My Muslim friends were horrified by it and stood defiant. it is clear that the perpetrators are not true followers of Islam (a fact we all know to be true). They kept on shaking their heads in disbelief. To be honest, I’m not surprised by their reaction nor our fellow countrymen and countrywomen. Clearly, we are a nation who take comfort in grieving publicly and in being with the community. We take pride in our innate ability to pick ourselves up and carry on despite the difficulties. In the end, this is what makes Britain (Ol’ Blighty) great.

If you wish to donate to support the victims’ family JustGiving page set up by ‘Manchester Evening News’, please click here.

For the whole day at The Prince’s Trust we played catch up on our folders.

Day 38 (Wednesday 24th May 2017):

Some more catch up on folder work. Shuaib and I went to a lunch made for us to thank us for all the hard work we did on our work placements.

Day 39 (Thursday 25th May 2017):

There was more folder work.

Day 40 (Friday 26th May 2017):

We did a bit more folder work. We sat down in the glorious sunsine and I ate my lunch in a park 10 minutes from where I live (even tanned a bit which is so unlike me – I’d usually turn a nasty shade of lobster by now). We saw a play surrounding CSE (Child Sexual Exploitation) and participated in a Q&A about it. I won’t spoil it but let’s just say it involved a random facebook request. From personal experience I know not to accept people on there who I don’t know, because I was brought up with morals and the ability to know right from wrong. Remember, if you’ve never met them don’t speak to them. Don’t accept the random facebook request.

That’s all the news I have to tell you about from this week. There won’t be a blog post on Monday as it’s a bank holiday here. Hopefully, there will be some more fun stuff to tell you about next week.

Speak soon,

 

LexC

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Prince’s Trust: Day 35 (Friday 19th May 2017)

Hey everybody!

So it’s my last day on my work placement and I’m going to reflect a fair bit on what I’ve done – please bear with me.

I’ve finished editing one of the documents that Andre sent me. For obvious reasons I still can’t talk about it, you’ll just have to wait and see. The other document I’ll edit when I have time this weekend.

Whilst I still haven’t received that email I decided I’d take the initiative and google it for myself. I found out what to do and it’ll be sorted soon.

These past two weeks have gone by so quickly and so much has happened. It’s been mental, but the good kind of mental. There’s so much that I have been taught by Ash and Andre, and yet they have also given me the space to learn things by myself because I have taken the initiative. Here’s hoping there are plenty of bosses of organisations like Ash in the world of work and throughout the book publishing industry.

It was a surprise to learn that (according to ‘The Boss’ himself, Ash), I had been instrumental in pushing for the podcasts to be made because of my enthusiasm for it. What can I say? There’s nothing better than the idea of doing something new and unknown.  Here was I thinking that I had harped on and on about it too much for too long.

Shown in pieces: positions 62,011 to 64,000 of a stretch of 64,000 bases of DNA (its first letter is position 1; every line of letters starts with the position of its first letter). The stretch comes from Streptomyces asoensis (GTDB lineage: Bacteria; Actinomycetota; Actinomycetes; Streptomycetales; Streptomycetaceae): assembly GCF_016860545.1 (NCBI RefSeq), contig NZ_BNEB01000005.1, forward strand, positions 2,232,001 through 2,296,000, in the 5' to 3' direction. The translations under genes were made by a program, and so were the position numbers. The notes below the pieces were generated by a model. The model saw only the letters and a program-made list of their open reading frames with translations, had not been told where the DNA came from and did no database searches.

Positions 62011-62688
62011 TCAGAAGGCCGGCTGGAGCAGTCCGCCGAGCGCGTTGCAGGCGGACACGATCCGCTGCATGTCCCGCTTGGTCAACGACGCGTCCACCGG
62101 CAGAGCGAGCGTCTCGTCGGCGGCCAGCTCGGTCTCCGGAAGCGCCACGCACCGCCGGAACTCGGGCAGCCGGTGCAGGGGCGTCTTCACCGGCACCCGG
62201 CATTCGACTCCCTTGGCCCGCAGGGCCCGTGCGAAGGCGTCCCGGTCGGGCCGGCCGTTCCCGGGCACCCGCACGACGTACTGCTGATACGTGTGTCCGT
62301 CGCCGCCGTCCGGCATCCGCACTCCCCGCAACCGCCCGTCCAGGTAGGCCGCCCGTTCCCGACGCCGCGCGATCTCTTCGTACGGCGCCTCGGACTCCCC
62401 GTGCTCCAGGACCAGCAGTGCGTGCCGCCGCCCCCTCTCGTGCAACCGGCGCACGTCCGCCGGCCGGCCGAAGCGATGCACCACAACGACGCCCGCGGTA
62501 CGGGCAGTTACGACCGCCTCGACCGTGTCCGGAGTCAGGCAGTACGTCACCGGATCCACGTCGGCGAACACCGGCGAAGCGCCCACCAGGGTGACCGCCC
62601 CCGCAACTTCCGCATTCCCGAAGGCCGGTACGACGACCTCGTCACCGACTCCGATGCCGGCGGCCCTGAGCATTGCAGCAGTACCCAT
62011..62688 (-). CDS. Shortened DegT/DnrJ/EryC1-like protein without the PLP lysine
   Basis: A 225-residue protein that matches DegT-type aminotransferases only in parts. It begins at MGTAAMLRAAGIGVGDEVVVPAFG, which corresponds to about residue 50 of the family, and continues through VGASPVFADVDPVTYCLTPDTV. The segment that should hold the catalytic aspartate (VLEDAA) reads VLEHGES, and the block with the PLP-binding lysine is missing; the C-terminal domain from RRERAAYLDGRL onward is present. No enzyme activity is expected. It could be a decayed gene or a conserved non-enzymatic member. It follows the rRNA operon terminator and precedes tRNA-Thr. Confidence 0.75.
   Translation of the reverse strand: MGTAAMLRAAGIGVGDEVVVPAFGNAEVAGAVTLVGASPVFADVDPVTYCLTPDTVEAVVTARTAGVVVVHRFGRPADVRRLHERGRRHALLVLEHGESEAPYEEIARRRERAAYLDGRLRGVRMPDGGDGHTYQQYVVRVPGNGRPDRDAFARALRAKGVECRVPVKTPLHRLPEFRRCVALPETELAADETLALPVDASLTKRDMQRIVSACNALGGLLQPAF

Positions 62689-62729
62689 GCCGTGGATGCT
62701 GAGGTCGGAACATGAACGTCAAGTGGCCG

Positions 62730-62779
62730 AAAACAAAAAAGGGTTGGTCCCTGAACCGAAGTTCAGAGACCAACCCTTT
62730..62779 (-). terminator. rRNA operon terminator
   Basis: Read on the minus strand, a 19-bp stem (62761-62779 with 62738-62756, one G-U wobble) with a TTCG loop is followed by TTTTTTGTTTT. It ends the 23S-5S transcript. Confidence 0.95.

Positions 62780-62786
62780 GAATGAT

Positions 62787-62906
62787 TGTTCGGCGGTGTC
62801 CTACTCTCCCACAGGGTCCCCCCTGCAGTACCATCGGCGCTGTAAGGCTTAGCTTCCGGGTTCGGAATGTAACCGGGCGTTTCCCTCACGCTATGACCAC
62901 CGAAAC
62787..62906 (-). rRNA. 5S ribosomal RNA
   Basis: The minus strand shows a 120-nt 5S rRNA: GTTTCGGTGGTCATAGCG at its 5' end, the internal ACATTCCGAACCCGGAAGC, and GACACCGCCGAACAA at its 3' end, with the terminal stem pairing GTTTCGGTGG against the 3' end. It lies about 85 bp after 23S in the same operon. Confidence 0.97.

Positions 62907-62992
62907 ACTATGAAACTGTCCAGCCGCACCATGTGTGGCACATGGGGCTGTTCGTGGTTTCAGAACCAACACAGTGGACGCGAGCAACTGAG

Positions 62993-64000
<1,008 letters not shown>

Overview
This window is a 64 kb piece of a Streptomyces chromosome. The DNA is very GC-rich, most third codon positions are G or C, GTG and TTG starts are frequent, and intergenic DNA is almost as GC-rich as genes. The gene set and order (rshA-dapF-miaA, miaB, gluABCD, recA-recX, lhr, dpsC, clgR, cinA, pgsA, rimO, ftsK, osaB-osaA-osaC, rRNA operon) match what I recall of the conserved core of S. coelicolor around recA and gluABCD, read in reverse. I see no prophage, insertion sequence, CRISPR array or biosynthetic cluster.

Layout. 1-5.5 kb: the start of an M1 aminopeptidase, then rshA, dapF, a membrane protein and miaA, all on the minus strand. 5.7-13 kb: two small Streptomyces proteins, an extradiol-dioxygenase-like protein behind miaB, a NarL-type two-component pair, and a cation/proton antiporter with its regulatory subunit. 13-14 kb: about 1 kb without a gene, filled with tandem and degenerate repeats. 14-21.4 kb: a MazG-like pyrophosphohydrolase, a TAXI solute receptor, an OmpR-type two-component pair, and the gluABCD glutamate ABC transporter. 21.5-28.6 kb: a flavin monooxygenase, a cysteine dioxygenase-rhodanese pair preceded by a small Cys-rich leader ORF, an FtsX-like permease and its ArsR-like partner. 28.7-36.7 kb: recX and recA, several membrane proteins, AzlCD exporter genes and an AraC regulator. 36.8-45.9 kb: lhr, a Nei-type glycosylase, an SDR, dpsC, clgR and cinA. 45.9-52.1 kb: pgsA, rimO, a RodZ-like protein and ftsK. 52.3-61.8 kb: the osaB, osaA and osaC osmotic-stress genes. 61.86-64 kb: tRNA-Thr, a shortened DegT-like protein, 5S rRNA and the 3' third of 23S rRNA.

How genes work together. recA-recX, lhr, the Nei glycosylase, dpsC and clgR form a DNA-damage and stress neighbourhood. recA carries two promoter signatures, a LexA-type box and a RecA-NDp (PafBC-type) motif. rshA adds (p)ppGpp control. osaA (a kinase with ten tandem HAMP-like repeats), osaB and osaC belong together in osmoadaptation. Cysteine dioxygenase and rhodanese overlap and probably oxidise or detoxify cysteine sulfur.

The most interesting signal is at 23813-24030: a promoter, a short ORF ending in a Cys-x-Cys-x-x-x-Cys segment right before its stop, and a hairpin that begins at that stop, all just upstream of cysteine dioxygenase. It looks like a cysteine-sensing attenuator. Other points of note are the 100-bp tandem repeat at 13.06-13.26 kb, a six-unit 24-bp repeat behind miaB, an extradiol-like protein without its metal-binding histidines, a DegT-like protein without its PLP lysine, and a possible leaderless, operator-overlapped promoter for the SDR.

I’ve spent a lot of this past fortnight rolling with whatever challenges Ash, Andre and Lianne have given me. They didn’t think I was up to some of them, but I just had to prove them wrong, didn’t I? Typical Lexi behaviour.

However, it did concern me that I might not do a very good job with the editing I’ve been doing, purely because of how academic they are. It’s been a long time since I’ve been to university I worried that I’d be out of touch or out of my depth, but I have been pleasantly surprised by how well I’ve coped. As I pointed out to Ash whilst we were at lunch earlier today, there is a lot to be said for people who choose this industry – in particular those who write books for a living (fiction and non-fiction). The dedication, commitment to see the project all the way to the end, the focus, the time and effort that goes into such a large size project are all transferrable skills. It is mindboggling when companies tell me that they aren’t interested in what I have to offer in terms of skills, that I don’t have enough experience, or just not interested in me in general. If you want to be proved wrong just ask Ash, Andre and Lianne for the proof.

What do I have to say about Ash, Andre and Lianne?

First of all, it would be rude not to say thank you for letting me do work experience with you. I am grateful to you for the opportunity and I am glad you have allowed me to play my part and help out, albeit my role has been relatively minor considering. These three people are very understanding, kind and very relaxed which is ironic considering how busy they are and the fact they are (amongst other things) a part of the publishing industry. The working environment they create isn’t strict and there is the freedom to take the initiative whenever you so wish.

I have promised that should they ever require me to help out with more editing, I am more than willing. Why not?! Life is too short to pass up opportunities like this. This won’t be the last day I come back here. The door is always open, so I’ve been told.

Speak soon,

 

LexC